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Nationwide Police Shortage: Why Officers are in High Demand

From large metropolitan departments to rural towns, attrition is outpacing hiring in the police force.

Tenured officers are retiring faster than departments are filling vacancies. As a result, staffing issues are putting public safety at risk. In Houston, solvable property crime cases have no one to work on them and in Dallas, officers are taking longer to respond to fewer emergency calls, The Texas Tribune reports.

In 2017, 272 Boston police officers became eligible for retirement. That number is projected to grow to 458 by 2019. The pool of officers to fill those positions isn’t big enough. In June 2017, only 56 new recruits graduated from the Boston Police Training Academy, according to a report published by WBUR News.

Other police departments face similar vacancies, according to an NBC news report.

  • Philadelphia, PA has 300 open positions
  • Baltimore, MD has more than 100
  • Little Rock, AR has 75

It wasn’t always this difficult. A decade ago, the Seattle Police Department received 3,000 applicants for just 10 openings, according to ABC News. Today, roughly 1,000 applicants are submitted for 70 positions, a drop of more than 90% according to the department.

Shortages Mean New Recruitment Strategies Incentives

The nationwide shortage is forcing departments to rethink recruitment and roll out new incentives to fill open positions as soon as possible.

  • In Palo Alto, CA, the department is offering bonuses of up to $25,000 on top of starting salaries ranging from $100,000 to $119,000, according to an article published in The Mercury News.
  • In addition to offering a strong pension and $7,500 signing bonus, the San Antonio Police Department developed an accelerated training course to fill gaps faster; offering a 16-week course instead of 32 weeks, according to KENS5 News.
  • The Portland Police Department is offering a $10,000 sign-on bonus as well as a nearly 10% pay raise during the first two years of service, according to the Portland Press Herald.
  • A newly approved police contract will allow the department in San Jose, CA, to roll out several incentives including: a 20% pay raise over three years, $5,000 one-time retention bonus for current officers, and up to $7,500 for recruiting cadets or lateral officers from other departments, according to The Mercury News.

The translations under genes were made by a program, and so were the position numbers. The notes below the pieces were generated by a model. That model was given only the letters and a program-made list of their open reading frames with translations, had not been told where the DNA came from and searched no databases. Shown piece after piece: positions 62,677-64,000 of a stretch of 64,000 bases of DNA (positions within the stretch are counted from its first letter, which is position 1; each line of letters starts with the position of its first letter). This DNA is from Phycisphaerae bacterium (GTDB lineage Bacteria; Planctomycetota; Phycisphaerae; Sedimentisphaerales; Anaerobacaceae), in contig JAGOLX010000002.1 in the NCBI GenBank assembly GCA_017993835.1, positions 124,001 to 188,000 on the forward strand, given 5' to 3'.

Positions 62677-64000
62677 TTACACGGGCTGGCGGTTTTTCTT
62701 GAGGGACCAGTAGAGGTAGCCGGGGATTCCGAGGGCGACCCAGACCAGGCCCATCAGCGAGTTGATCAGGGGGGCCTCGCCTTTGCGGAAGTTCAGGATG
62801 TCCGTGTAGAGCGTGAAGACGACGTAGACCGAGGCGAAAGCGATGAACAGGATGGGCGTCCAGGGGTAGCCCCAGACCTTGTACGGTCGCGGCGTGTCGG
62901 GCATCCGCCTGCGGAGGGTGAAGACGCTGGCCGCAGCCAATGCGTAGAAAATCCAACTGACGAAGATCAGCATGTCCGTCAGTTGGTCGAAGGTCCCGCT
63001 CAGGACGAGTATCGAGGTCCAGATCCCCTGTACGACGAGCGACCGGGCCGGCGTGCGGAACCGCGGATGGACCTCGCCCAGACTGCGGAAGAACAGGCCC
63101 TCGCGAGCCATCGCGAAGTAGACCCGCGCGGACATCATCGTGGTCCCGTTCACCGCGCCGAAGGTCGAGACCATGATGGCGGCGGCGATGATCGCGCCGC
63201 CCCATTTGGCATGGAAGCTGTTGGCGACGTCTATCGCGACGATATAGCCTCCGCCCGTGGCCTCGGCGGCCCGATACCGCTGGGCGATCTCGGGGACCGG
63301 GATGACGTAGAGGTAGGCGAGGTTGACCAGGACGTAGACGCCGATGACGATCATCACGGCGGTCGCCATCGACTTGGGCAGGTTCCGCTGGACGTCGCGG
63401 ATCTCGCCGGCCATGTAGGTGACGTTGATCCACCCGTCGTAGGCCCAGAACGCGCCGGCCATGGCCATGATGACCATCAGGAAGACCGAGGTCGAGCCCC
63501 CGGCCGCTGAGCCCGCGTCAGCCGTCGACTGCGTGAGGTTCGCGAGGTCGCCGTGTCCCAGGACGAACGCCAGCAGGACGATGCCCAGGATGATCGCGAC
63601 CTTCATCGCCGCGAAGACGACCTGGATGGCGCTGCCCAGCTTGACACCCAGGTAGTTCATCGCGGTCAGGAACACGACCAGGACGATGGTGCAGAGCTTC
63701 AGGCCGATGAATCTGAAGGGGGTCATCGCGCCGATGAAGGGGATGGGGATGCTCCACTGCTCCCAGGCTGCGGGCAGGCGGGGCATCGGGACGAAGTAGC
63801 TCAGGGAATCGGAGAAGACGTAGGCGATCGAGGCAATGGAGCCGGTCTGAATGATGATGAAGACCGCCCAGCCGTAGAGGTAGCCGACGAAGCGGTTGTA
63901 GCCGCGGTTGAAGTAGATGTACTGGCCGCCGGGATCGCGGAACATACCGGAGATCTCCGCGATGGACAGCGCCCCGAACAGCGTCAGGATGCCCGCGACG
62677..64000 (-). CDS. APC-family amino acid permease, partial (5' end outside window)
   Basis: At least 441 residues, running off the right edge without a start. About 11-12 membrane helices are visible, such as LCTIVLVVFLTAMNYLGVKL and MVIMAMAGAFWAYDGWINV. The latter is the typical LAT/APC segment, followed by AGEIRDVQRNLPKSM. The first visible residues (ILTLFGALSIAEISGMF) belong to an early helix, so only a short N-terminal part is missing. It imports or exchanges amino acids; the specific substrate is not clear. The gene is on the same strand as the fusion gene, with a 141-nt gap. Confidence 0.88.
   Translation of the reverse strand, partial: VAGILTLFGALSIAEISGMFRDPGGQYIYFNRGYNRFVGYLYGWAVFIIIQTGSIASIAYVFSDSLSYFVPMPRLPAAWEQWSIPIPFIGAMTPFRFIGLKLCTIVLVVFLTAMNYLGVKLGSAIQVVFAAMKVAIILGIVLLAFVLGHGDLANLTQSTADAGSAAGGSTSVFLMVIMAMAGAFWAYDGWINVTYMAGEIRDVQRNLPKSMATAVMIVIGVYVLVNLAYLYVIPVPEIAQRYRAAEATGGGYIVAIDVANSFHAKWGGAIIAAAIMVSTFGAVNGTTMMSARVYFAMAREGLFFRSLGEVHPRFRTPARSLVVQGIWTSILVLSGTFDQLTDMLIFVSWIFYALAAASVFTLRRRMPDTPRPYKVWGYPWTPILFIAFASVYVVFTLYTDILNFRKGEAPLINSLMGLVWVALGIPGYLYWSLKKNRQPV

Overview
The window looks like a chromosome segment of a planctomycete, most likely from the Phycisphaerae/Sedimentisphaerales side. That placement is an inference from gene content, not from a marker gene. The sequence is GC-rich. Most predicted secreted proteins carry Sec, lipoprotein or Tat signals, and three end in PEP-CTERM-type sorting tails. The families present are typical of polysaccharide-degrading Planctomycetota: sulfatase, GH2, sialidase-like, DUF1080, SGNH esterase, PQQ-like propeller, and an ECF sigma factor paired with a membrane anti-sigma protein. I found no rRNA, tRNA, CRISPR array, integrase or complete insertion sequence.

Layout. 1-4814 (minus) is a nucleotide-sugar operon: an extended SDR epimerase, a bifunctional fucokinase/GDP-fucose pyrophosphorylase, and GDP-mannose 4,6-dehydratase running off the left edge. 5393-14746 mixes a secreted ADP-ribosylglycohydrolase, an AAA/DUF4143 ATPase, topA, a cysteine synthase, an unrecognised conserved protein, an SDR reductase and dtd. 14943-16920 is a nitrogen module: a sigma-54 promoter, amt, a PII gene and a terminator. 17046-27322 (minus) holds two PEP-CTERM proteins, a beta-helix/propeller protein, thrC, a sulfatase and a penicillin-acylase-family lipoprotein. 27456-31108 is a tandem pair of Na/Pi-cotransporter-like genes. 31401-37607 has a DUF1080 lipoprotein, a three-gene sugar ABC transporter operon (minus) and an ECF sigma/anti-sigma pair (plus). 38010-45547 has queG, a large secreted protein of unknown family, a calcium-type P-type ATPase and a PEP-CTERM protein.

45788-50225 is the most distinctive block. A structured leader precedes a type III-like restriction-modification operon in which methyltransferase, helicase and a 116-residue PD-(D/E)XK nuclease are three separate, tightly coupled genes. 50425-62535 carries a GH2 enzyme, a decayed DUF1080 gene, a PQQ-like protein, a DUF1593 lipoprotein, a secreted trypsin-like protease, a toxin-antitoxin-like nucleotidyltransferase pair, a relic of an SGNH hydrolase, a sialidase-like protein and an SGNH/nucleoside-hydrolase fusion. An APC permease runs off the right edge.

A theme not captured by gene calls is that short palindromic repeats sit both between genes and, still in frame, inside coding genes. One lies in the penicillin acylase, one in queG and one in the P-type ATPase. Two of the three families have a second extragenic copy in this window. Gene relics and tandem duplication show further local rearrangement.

Despite departments’ efforts to minimize talent gaps, overall interest in the field is suffering. Hiring is much harder today than it was five or even 10 years ago – for multiple reasons.

Recruitment Crises: Why Policing is Losing Popularity

Career interest, risks, public scrutiny and more have contributed to this decline.

Departments are competing with private sector jobs that offer higher wages, a better work-life balance and flexible schedules. With unemployment hovering just under 5%, a 10-year-low, competition for good workers is fierce.

“When you’re having to compete against the IBMs, the Microsofts, the Intels, for all the qualified people, it makes for a real contest,” Gilbert Gallegos, president of the Fraternal Order of Police, said in an ABC news report.

Recruiters also say an increase in public and media scrutiny is forcing people to rethink if this career is worth it.

Nine out of 10 officers say their departments have become more concerned about their safety, according to a 2017 Pew Research Study.

The same study revealed conflicting results regarding officers’ work experience. While about 6 in 10 officers say they are nearly always or often feel proud about their work, about half say it always or often makes them feel frustrated.

Safety concerns paired with low salaries, an increase in retiring officers, and concerns regarding high-profile cases are creating a “perfect storm” for recruitment.

An increasing number of departments are working to fight the shortage with incentives, which could become more widespread as the shortage continues.

High Demand for a Rewarding Career

Despite many of the challenges law enforcement professionals face today, the profession is still a rewarding one.

“It’s definitely a profession you don’t get into for the pay. It’s for the love of wanting to interact with people, wanting to do great things and the ability to give back,” Capt. Heath Helton of the Little Rock Police Department said in an interview with NBC News.

Becoming an officer does have its advantages:

  • Job stability for you and your family
  • Personal gratification from helping others
  • New challenges, as no one day is ever the same
  • Enhancing problem-solving capabilities through experience
  • Future career opportunities in law enforcement

Fellsmere (Florida) Chief of Police Keith Touchberry, an adjunct professor in Florida Tech’s online BA in Criminal Justice program, says:

“While dangerous at times, it provides officers with an opportunity to make a difference in the lives of the people they are sworn to protect and serve. No two days are the same and officers can be as proactive or reactive as they need to be to meet their community policing needs.”

A career in law enforcement can start with arresting criminals on the streets, solving crimes, finding missing persons and more. But, it can lead to careers in other high-demand areas including working for the FBI, Secret Service, and Drug Enforcement Agency.

Want to learn more about becoming a police officer and other career paths in law enforcement? Start with the following articles:

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